Dean Grunewald's appeal to "market forces" is, under the circumstances, particularly chutzpahesque, give that his institution would have to either cut its prices drastically or go out of business if it were subjected to the dual market discipline of being forced to:
(1) Extract roughly half of its operating income from private student loans dischargeable in bankruptcy and not guaranteed by the government; and
(2) Reveal in sufficiently explicit detail exactly what happens to graduates of his law school one and two and five years (etc.) after graduation.
Grunewald, like so many legal administrators, talks about the cost of legal education as if it were a product of the laws of thermodynamics rather than the laws of what in a more enlightened era was called "political economy." As Leichter emphasizes there is absolutely no reason why Washington and Lee, like the vast majority of law schools couldn't provide a much cheaper legal education than it does now with little or no discernible loss of quality. After all, average law school tuition 25 years ago was literally a third of what it is today in constant dollars if you exclude all state subsidized tuition from the analysis. In 1985 private law school tuition and non-resident public law school tuition averaged about $13,500 a year in 2010 dollars (if you included resident tuition, then and now, this comparison would make current tuition levels look much worse, as public law school resident tuition was $3,600 in 1985, compared to about $18,500 today. Again all of this is in inflation-adjusted dollars).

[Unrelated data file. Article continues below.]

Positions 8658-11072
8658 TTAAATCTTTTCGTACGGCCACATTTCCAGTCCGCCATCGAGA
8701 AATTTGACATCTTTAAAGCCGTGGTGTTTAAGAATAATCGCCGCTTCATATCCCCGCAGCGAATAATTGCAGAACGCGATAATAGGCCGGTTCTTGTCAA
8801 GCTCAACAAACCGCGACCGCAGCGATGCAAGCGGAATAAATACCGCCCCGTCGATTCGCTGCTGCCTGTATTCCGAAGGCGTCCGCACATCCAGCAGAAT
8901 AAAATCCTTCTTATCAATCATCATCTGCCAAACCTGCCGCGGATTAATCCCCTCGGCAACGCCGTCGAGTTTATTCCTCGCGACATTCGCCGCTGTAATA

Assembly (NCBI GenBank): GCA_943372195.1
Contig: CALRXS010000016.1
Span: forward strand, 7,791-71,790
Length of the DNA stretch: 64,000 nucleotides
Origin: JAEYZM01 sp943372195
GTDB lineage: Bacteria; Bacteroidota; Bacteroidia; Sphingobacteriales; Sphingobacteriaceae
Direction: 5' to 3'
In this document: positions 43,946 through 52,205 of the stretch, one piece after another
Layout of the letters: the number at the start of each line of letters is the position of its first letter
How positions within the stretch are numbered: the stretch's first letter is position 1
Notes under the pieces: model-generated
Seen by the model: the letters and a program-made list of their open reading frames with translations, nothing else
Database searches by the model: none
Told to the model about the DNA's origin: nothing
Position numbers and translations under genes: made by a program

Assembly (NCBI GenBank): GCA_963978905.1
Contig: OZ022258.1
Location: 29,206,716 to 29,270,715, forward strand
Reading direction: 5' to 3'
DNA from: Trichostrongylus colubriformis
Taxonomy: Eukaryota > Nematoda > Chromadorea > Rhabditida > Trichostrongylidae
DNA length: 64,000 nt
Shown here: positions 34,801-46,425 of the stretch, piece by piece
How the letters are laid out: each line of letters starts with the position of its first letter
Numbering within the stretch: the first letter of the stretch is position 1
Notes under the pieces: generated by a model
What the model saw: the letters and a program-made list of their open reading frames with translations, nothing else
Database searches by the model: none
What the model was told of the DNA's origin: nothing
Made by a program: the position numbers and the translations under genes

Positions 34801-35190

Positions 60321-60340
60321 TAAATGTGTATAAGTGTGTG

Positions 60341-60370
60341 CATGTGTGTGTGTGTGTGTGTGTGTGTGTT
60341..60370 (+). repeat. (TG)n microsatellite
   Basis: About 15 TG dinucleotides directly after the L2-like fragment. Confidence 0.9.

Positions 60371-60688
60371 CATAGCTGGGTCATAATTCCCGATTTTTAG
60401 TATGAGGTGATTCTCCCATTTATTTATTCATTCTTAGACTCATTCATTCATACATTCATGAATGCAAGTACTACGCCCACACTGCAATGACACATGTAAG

In other words, providing legal education at a reasonable cost doesn't exactly require some sort of technological or cultural breakthrough. Law schools charge absurdly uneconomical -- from the perspective of their